The company sometimes acted like it was flush with cash. Britishvolt leased a £2.8 million mansion for executives to stay at while they visited the northern premises; the two founders, before they left the company, used to fly to and from the firm’s buildings via private jet. The Guardian reported that staff were given access to video-based yoga classes from a Dubai-based fitness instructor.

When they began working at Britishvolt, all of the company’s office-based staff were provided with 35-inch LG monitors and docks, which, combined, retail at nearly £900. “The spending on unnecessary things was far too high,” the former employee says, recalling that he was “very surprised” when the IT equipment arrived on his desk.

“I just think spending got out of hand,” he says. “The business got carried away with acting like a huge company, when in reality it was a startup that was not making money, and hemorrhaging money on wages. Really, it should have been more focused on generating some form of revenue or customer base before growing at the rate it did.”

A second former staff member, who also spoke on condition of anonymity, says: “It’s a shame the company was mismanaged so badly. The people were let down, time and time again. The company has great people and technologies and has not been allowed to truly shine, owing to terrible leadership.” 

The company was still courting investment—admittedly at a fraction of its prior valuation—just a week ago. One investor, who said she was in the process of launching a bid for the company, tells WIRED: “It’s madness, I have been offering a variety of possible solutions. [It] falls on deaf ears.”

Staff were told at a meeting at noon on January 17 that the company was being put into administration. The company’s PR team signed off to reporters with a brief email introducing the administrators and admitting they didn’t know what was next for their careers.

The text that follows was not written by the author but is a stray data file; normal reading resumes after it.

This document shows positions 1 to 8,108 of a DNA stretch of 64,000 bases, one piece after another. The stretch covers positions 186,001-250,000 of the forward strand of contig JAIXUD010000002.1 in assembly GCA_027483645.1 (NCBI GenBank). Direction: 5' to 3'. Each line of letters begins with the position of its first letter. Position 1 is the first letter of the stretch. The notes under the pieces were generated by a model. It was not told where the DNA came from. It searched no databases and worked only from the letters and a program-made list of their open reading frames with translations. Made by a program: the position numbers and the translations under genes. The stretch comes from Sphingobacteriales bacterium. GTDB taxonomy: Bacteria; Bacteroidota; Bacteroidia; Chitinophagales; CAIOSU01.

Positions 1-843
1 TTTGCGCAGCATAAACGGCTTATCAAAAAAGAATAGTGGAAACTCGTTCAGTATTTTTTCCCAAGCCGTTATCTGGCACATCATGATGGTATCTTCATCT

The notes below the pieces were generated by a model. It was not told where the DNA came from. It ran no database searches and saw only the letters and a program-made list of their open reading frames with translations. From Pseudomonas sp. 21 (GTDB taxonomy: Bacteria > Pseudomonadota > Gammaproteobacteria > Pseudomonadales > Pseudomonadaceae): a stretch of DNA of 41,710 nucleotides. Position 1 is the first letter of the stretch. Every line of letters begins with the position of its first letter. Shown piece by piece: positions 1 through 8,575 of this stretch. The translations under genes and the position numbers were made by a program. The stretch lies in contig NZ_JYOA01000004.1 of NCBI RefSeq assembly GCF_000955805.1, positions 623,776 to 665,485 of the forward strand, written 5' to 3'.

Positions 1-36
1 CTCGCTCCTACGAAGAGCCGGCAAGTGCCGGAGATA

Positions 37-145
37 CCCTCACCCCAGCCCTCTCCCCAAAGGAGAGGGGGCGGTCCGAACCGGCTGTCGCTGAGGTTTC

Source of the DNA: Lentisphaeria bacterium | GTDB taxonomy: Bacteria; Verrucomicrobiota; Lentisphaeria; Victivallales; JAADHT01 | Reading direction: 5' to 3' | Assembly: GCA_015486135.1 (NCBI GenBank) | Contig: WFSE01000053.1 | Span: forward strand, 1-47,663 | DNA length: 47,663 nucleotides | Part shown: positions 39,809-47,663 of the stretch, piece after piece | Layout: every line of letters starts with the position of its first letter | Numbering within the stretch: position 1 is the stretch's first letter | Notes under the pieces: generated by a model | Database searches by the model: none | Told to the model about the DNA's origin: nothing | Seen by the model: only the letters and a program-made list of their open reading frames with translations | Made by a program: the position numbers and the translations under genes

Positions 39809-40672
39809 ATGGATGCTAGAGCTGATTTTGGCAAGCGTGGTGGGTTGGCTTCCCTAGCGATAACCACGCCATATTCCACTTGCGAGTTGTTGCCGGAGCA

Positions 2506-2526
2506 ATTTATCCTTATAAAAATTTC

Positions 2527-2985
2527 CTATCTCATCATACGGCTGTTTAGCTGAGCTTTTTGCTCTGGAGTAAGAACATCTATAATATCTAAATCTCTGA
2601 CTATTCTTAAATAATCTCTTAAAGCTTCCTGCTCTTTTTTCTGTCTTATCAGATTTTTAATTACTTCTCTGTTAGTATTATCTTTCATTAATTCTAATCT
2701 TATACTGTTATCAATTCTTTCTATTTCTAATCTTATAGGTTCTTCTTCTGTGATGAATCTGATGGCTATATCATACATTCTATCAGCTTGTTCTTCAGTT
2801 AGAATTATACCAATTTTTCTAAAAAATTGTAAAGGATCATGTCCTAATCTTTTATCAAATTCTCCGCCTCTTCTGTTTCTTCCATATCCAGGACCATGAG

Britishvolt’s press department no longer exists, and the company could not be reached for comment.

It isn’t clear what will happen next to the company and its assets. Dan Hurd, partner at EY-Parthenon, the company brought in to oversee the insolvency and administration of the company, said in a statement that the administrator’s priorities are to protect the interests of the company’s creditors, explore options for a sale of the business and assets, and support the impacted employees.

The UK’s Department for Business, Energy and Industrial Strategy, which backed Britishvolt so fervently a year ago, declined to provide an attributable statement.

Bailey says that administration is in some ways the worst possible outcome, as EY-Parthenon will be legally obliged to sell the business to recoup as much money as possible for its creditors. “That isn’t the same thing as saying, ‘Well, who would be the best investor for that site? And for the British battery building industry?’” he says.

The collapse is a blow for the UK’s desire to become a global leader in the EV business—which was already a tall order. 

Had Britishvolt succeeded, the UK would still have accounted for only 0.6 percent of the world’s lithium-ion cell capacity by 2031, according to data from Benchmark Mineral Intelligence, a price reporting and research company. “With Britishvolt gone, it’s down to 0.2 percent,” Simon Moores, Benchmark Mineral Intelligence’s CEO, says. “This data puts into stark reminder how the UK is not really a part of this global battery arms race.”

Across Europe, governments have plans to support the construction of 35 gigafactories by 2035. Italtvolt, founded by former Britishvolt cofounder Carlstrom, is planning a gigafactory in northwestern Italy, with construction slated to begin this year.  

From the outside, the struggles at Britishvolt are “a lesson in putting the money into the ground and building a product, supply chain and end customer base first,” Moores says. “It’s a dent into the UK’s hopes of being an EV powerhouse any time soon.”